From Crime Reads:
The crux of Claire Harman’s new book, Murder by the Book: The Crime that Shocked Dickens’s London, is that life imitates art. In the dead of night on May 5, 1840, someone slit the throat of Lord William Russell. Suspicions quickly narrowed on Lord William’s valet, Francois Courvoisier, who, it was argued, had been inflamed by reading the sensational crime fiction so popular at the time. In one of his several confessions, Courvoisier revealed himself as a copycat killer, reporting that “the idea [for the murder] was first suggested to him by reading and seeing the performance of Jack Sheppard.”
The novel, written by William Harrison Ainsworth, an author more well-known at the time than his friend Charles Dickens, whom he “helped to ‘groom’ for literary success,” according to the British Library, was trending at that historical moment. After running as a serial in Bentley’s Miscellany in 1839, it was widely reprinted in pirated editions and adapted into quick plays. The supposedly murder-inspiring plot pulled its hero from history, chronicling the life of a legendary pickpocket and jailbreaker named Jack Sheppard.
The origin of Sheppard’s story can be found in the ultimate 18th century true crime read, The Newgate Calendar; or, Malefactors’ Bloody Register, which collected the most notorious tales of those confined to Newgate prison and subsequently hanged at Tyburn. It is a volume full of “violent, intriguing and thoroughly addictive true-life cases,” writes Harman. With its illustrated depictions of grisly crimes, The Newgate Calendar was first published in book form in 1773, followed by several other versions, some using the ‘Newgate’ moniker, some not. Prior to that, Londoners would have read the news via ephemeral broadsides. The solid, five-volume book, however, became a useful tool for enforcing the contemporary social ideas about vice and virtue. New editions appeared well into the nineteenth century, some with illustrations by Hablot Knight Browne (aka “Phiz,” Dickens’s favorite illustrator).
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“So obtrusive in life, the theme of Newgate and the gallows could not fail to show itself in all the popular arts,” writes Keith Hollingsworth in his 1963 book, The Newgate Novel, which essentially defined the term for English majors everywhere. Only “eight or nine” novels, he believes, truly lived up to the classification. And it all began with Edward Bulwer-Lytton’s fifth and sixth novels, Paul Clifford (1830) and Eugene Aram (1832). Paul Clifford is the novel that famously opens, “It was a dark and stormy night….” The plot follows an orphaned boy who finds encouragement in the lore surrounding highwayman Dick Turpin and turns to robbery as his life’s work until he falls in love. Bulwer-Lytton was known for his heavy-handedness; even as a departure from his previous work, though, this novel still concludes with a moral about corruption, injustice, and redemption. Eugene Aram was less reform-minded, focusing on another real-life Newgate alum, a genteel scholar turned killer.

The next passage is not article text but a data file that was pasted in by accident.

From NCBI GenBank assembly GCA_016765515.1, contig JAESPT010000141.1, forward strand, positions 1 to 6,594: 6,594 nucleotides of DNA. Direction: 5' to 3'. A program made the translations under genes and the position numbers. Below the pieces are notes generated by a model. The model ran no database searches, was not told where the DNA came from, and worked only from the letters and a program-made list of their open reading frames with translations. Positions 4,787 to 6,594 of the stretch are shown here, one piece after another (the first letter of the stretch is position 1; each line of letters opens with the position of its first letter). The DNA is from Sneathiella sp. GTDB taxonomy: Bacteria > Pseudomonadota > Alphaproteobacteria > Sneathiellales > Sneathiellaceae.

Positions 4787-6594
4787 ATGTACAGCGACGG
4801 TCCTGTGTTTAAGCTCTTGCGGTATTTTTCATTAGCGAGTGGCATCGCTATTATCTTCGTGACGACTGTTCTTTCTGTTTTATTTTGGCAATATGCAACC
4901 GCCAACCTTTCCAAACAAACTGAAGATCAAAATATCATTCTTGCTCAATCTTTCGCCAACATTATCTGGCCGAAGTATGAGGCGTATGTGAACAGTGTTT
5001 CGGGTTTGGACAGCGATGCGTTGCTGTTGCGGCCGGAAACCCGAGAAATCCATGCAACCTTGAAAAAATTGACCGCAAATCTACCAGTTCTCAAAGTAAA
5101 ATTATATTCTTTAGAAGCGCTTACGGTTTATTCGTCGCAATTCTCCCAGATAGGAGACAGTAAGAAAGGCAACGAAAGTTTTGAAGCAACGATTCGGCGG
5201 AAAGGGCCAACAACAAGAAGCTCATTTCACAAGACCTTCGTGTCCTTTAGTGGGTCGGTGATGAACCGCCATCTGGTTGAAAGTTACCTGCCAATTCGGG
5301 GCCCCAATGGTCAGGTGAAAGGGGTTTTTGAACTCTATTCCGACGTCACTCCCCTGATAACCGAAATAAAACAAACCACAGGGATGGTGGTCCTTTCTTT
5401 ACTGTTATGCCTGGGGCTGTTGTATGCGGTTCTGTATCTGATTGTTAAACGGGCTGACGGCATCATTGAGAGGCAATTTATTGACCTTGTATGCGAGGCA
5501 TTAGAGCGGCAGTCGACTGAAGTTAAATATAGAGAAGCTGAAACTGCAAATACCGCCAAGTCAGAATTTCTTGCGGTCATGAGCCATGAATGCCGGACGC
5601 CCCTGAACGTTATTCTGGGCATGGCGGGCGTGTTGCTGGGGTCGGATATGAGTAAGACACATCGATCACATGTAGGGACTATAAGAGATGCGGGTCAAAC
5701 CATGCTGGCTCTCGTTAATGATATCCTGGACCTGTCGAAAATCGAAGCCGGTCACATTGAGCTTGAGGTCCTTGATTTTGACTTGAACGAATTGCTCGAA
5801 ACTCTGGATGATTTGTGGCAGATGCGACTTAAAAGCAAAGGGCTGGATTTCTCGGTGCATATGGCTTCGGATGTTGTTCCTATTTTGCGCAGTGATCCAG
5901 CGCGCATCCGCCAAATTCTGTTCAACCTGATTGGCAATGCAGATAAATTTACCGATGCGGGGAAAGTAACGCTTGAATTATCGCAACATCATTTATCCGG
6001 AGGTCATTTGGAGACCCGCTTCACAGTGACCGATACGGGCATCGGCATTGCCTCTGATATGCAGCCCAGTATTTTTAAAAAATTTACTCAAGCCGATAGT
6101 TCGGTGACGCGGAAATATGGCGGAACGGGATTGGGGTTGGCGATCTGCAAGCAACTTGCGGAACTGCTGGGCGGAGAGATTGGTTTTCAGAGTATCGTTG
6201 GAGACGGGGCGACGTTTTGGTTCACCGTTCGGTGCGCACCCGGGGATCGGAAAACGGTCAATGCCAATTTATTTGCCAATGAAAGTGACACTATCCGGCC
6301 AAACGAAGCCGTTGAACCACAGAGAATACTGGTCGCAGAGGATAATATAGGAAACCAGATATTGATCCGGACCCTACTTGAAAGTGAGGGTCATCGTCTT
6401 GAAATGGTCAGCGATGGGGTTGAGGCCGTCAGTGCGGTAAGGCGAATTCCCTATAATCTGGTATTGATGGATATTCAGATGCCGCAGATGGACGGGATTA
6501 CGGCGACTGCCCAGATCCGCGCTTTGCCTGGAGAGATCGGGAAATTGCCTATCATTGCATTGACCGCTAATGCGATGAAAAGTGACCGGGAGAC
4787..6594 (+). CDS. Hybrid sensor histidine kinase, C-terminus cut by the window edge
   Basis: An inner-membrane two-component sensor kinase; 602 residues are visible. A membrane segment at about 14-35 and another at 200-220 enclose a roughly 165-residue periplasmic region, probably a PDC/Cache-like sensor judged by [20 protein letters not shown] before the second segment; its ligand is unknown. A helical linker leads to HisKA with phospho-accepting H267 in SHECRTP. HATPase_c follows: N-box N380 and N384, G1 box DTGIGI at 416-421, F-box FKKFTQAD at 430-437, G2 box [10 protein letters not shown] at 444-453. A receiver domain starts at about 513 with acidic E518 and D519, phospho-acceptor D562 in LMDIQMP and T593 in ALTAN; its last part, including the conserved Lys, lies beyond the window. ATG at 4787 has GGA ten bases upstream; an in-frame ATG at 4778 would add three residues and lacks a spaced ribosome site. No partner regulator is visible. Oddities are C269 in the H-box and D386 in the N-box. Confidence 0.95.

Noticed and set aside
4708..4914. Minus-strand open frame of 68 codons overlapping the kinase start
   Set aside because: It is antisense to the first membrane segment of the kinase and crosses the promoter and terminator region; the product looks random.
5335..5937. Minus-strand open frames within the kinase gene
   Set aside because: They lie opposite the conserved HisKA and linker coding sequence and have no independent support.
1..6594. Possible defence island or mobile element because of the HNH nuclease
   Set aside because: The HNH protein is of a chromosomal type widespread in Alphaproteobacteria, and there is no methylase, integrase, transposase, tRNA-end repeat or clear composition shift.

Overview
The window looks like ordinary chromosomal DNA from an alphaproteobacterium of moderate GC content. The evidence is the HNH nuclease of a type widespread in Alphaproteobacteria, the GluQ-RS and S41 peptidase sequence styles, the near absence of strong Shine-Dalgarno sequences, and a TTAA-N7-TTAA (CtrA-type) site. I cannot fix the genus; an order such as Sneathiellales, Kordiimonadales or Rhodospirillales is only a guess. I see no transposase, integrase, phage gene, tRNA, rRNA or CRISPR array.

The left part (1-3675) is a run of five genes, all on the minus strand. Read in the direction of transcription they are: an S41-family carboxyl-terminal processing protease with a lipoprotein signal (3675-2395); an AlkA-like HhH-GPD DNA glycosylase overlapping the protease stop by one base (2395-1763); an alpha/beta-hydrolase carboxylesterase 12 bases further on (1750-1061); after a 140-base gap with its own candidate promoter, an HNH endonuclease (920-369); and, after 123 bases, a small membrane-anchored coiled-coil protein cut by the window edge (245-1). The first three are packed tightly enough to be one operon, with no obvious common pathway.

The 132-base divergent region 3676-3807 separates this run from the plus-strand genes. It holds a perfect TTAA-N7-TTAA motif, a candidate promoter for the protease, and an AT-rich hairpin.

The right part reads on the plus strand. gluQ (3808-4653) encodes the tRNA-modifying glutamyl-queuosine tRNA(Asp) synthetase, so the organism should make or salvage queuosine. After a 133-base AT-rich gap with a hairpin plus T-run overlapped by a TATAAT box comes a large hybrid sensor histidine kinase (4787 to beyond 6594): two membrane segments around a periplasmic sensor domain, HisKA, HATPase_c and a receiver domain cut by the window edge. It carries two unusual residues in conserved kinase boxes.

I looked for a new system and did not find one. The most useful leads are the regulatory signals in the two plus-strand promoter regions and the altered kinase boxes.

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Oliver Twist, published as a serial from 1837-39, is next on Hollingsworth’s list, although the author, Charles Dickens, would be quick to disagree. “Dickens was disgusted that Oliver Twist became caught up in the [Newgate novel] controversy,” writes Professor Philip Horne. But the novel is filled with street slang and seedy characters that command our respect if not our consent, e.g., Fagin and the Artful Dodger. Plus, the Newgate Calendar is referenced twice in the novel, “the pages … soiled and thumbed with use.” It’s also worth noting that Dickens attended the execution of Courvoisier, as did William Makepeace Thackeray. (There’s an excellent description of this in Harman’s book.)
Link to the rest at Crime Reads
Here are a couple of works by Hablot Knight Browne, per the OP, Dickens’ favorite illustrator.